At Visions, we have embraced the mental health component of treatment and are adding a mental health track to our existing treatment plan. We are utilizing a wider range of treatment methodologies and branching into the area of Dialectical Behavioral Training (DBT). DBT is a “comprehensive cognitive behavioral treatment developed by Marsha M. Linehan over the last 25 years,”[i] and has primarily been used to treat patients struggling with suicidal ideation, suicide attempts, a desire to self-harm, and self-mutilation. After discovering numerous problems with the traditional use of cognitive behavioral therapy (CBT) in treating this particular clientele, Linehan began to integrate validation strategies (also known as acceptance-based interventions) into her treatment methodology.  By integrating these validation strategies, Linehan inevitably began empowering her clientele and creating an environment of acceptance, while also encouraging them to begin to recognize the need to consciously change negative behaviors. DBT has also become one of the more successful treatments for patients suffering from borderline personality disorder (BPD), a group typically resistant to the traditional use of CBT.

To illustrate some of the problems Marsha Linehan and her team encountered, here are the three issues they found to be the most troublesome with traditional CBT:

  1. Clients receiving CBT found the unrelenting focus on change inherent to CBT invalidating. Clients responded by withdrawing from treatment, by becoming angry, or by vacillating between the two. This resulted in a high drop out rate. And, obviously, if clients do not attend treatment, they cannot benefit from treatment.
  2. Clients unintentionally positively reinforced their therapists for ineffective treatment while punishing their therapists for effective therapy. In other words, therapists were unwittingly under the control of consequences outside their awareness, just as all humans are. For example, the research team noticed through its review of audio taped sessions that therapists would “back off” pushing for change of behavior when the client’s response was one of anger, or emotional withdrawal, or shame, or threatened self-harm. Similarly, clients would reward the therapist with interpersonal warmth or engagement if the therapist allowed them to change the topic of the session from one they didn’t want to discuss to one they did want to discuss.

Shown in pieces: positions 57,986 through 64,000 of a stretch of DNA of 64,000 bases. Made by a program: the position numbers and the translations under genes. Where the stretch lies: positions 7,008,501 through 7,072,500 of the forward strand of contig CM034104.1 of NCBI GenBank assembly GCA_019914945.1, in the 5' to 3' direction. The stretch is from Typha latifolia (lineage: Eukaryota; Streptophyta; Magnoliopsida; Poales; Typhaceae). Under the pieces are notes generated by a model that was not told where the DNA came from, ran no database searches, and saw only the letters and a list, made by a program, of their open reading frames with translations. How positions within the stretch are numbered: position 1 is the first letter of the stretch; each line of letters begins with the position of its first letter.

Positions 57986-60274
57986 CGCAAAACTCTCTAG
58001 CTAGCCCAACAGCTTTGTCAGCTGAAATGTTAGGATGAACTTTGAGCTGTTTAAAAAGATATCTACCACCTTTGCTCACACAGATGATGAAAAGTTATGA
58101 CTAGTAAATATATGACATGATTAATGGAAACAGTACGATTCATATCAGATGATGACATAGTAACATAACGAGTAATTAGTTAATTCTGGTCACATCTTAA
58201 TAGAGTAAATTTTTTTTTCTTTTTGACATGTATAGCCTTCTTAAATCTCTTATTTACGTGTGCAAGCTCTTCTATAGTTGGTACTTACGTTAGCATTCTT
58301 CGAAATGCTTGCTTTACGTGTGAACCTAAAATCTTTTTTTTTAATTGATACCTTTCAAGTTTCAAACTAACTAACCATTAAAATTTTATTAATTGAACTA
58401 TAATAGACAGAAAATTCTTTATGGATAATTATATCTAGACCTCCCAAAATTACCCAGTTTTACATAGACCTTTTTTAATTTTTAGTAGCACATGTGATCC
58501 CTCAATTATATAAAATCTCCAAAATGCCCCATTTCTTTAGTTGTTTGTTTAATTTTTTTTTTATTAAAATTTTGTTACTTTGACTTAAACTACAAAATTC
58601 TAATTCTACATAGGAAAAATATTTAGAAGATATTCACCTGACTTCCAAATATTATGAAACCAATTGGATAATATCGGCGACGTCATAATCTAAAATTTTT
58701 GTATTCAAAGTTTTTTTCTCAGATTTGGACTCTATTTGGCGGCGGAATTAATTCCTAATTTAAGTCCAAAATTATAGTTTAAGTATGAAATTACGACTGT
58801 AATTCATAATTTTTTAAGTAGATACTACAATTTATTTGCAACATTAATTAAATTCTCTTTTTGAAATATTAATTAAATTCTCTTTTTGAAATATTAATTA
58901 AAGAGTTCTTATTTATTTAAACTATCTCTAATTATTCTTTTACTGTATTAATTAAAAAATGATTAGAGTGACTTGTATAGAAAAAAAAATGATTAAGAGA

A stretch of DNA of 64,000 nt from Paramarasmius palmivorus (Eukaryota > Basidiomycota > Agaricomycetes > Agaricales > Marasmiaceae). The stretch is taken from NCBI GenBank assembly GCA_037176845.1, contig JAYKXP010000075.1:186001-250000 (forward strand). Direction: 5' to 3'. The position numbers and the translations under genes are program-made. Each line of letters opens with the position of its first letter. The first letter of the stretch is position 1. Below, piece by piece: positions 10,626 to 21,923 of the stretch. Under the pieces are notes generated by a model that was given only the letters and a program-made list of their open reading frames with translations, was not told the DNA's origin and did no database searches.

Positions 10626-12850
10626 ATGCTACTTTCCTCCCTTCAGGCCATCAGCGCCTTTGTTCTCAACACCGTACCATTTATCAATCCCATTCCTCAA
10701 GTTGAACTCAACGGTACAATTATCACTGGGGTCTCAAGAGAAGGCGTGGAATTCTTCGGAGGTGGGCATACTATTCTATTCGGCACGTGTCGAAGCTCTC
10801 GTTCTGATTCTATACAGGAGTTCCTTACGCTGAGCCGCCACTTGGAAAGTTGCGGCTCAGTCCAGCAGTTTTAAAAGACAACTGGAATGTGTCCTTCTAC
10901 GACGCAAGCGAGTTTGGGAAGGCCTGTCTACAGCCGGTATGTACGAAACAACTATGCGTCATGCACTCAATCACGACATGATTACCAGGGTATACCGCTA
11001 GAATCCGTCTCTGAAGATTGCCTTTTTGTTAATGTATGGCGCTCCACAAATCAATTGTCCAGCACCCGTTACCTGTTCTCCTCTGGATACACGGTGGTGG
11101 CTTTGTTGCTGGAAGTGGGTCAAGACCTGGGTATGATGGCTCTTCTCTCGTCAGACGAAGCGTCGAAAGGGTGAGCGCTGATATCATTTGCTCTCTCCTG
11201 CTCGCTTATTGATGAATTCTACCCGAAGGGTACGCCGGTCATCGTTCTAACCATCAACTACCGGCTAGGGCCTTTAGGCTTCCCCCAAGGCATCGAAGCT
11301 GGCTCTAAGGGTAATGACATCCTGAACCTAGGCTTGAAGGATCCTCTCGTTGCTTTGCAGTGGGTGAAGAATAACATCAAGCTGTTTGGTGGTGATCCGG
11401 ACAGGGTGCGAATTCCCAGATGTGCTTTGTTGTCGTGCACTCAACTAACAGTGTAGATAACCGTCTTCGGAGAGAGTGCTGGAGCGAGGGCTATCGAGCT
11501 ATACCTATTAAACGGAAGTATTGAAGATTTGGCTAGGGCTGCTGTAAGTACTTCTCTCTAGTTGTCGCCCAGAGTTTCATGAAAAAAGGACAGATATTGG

3. The sheer volume and severity of problems presented by clients made it impossible to use the standard CBT format. Individual therapists simply did not have time to both address the problems presented by clients – suicide attempts, urges to self-harm, urges to quit treatment, noncompliance with homework assignments, untreated depression, anxiety disorders, etc, AND have session time devoted to helping the client learn and apply more adaptive skills.[ii]

In addition to utilizing validation strategies, DBT also employs the use of mindfulness as one of the core concepts behind this therapy. Mindfulness is beneficial in the treatment of addiction and mental illness: it introduces the concept of non-judgmental observation, where we can observe our own actions and behaviors without criticism; Being mindful requires that we are engaged in present-time awareness: the here and now. This is where mindfulness is truly invaluable. If we are aware of our actions in the here and now, we are less likely to get caught in the destructive patterns of “what if? and “remember when?” In the practice of meditation, the act of “coming back to the breath” helps one stay in the present. Learning how to label emotions and feelings that may present themselves can help sufferers from getting lost in negative thought patterns. For example, if we are feeling scared or triggered, paranoid or angry, naming that emotion with non-judgmental observation will help us retain our present-time awareness.